MaTM: Brad, what was your proudest moment of year one?
Brad Ritter: Opening! Just kidding.
I think the “Navalny” screening was special. It took almost five months to make it happen.
One of our supporters was at Telluride (Film Festival) and she immediately contacted us to bring it to IPH. She met Navlany’s daughter, the director, and the producer of the documentary. Due to the holidays and then the Oscar campaign it didn’t seem like it would materialize. The movie's producer worked with CNN to get us the rights to screen it and we finally showed it two weeks after it won the Best Documentary Oscar.
We did a live Zoom with Christo Grozev who was the journalist who broke the story and it was just so cool to have this come together. It was a fun challenge to coordinate and technically pull it off.
MaTM: What brings a smile to your face thinking of year one at IPH?
BR: The audience. The energy, the excitement of the crowds, and being able to watch thought provoking films with fellow cinephiles.
Also, seeing fun films like “Run Lola Run” on the big screen is pretty cool. We just celebrated our one year anniversary and to see the crowds. The people are so nice and it just never gets old.
MaTM: Year two, what are you looking forward to?
BR: Growing. Everything from fundraising to the staff (and our footprint in the Charlotte arts scene). Getting Brandy and Mikey more help. We want this area to become a place where you can spend the entire evening. Get a bite to eat, check out the gallery over at the Charlotte Art League next door, and catch a film all in one night. Our overall goal is to have the public's confidence where they can show up at IPH at any time and know there will be an interesting film to watch.
As our conversation comes to a close, it’s clear there is something special happening at The Independent Picture House. I remember watching my first film there, the animated movie about German-Jewish artist Charlotte Salomon’s life “Charlotte,” during their soft opening. The touches on the inside of the lobby and even bathrooms were both inviting while still being true to Charlotte’s local history.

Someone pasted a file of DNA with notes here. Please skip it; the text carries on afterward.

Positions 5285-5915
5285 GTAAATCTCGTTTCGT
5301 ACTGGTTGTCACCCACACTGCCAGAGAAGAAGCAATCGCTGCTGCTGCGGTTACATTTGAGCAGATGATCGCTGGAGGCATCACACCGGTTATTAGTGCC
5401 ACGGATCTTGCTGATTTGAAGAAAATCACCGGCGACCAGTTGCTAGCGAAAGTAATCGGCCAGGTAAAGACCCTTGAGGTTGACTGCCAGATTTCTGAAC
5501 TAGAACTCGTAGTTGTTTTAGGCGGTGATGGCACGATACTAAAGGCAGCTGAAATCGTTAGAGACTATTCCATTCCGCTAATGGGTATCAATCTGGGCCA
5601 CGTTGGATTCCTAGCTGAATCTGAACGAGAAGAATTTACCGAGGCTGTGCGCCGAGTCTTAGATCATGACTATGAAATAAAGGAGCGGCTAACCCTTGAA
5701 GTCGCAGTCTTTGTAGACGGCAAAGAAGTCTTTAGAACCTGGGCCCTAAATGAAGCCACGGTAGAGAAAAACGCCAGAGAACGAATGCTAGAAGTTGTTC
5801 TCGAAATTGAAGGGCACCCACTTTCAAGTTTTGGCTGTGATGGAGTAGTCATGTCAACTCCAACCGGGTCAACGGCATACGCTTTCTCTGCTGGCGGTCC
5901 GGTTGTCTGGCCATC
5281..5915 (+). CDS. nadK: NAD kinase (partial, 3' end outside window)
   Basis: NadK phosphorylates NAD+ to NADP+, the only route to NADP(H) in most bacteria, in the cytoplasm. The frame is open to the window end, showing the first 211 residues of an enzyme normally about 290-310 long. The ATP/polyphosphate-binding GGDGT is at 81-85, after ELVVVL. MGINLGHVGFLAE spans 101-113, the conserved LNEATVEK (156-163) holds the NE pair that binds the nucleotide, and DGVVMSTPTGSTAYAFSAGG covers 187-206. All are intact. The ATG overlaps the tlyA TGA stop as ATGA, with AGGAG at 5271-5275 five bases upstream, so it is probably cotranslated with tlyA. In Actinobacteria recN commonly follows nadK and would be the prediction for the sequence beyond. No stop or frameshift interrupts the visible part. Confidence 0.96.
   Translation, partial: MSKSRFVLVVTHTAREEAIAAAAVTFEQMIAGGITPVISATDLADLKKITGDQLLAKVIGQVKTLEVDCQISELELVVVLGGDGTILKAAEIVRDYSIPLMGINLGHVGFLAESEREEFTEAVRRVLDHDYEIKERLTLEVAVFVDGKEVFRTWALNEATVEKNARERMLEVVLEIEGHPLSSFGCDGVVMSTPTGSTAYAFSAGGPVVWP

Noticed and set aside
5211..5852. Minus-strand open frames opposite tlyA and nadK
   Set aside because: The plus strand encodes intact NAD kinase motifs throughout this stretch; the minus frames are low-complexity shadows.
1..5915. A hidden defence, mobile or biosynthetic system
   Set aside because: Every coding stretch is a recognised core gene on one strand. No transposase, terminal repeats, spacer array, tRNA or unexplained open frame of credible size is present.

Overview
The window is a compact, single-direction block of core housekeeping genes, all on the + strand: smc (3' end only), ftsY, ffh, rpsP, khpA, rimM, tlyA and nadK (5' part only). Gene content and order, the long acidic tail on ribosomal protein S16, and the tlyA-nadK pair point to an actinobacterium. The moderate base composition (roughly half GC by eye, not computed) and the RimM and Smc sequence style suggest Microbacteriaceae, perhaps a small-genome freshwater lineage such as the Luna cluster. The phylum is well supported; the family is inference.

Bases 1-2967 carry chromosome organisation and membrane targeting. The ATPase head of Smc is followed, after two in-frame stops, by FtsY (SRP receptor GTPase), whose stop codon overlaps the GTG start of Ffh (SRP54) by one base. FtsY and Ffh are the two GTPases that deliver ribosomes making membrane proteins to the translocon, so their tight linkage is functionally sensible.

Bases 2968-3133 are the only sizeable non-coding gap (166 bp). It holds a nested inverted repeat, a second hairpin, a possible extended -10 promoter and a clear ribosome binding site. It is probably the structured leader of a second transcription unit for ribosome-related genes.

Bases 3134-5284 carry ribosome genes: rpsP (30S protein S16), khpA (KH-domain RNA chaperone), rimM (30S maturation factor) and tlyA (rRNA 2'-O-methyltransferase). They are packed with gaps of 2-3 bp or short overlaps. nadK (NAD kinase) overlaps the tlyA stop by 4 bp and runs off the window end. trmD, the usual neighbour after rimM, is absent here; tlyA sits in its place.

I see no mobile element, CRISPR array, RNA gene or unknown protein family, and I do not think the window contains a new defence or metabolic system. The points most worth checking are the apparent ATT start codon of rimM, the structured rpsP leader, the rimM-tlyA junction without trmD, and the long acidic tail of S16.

Recently, I attended a sold out showing of Wes Anderson’s new film “Asteroid City” and the vibe was electric. On Friday, “Past Lives” made its Charlotte debut - it’s a strong early contender for Oscar nominations. The stars have aligned to give our city an independent outlet for film and the team at IPH will continue to make it a cultural destination for years to come. Prost to Brad, the cinema operations team, and the board of directors for seeing this vision become a reality.
Brad Ritter - Executive Director, Independent Picture House
Jay Morong - IPH Creative Director and Festival Director of the Charlotte Film Festival (UNCC Theater and Film Studies Instructor)
Tom Eiselt - Board Chair at IPH
Andy Kastanas - Soul Gastrolounge Owner
Jay Tilyard - Owner of BlackBox Theater
Tony Kuhn - President at Flywheel Group
Tom Gabbard - CEO of Blumenthal Performing Arts
Brandy Ray - Cinema Director at IPH
Mikey McCauslin - General Manager at IPH
Kendra Dodds - Development Director at IPH
Ivana Woodcock - Marketing Coordinator at IPH
The Breakdown on Brad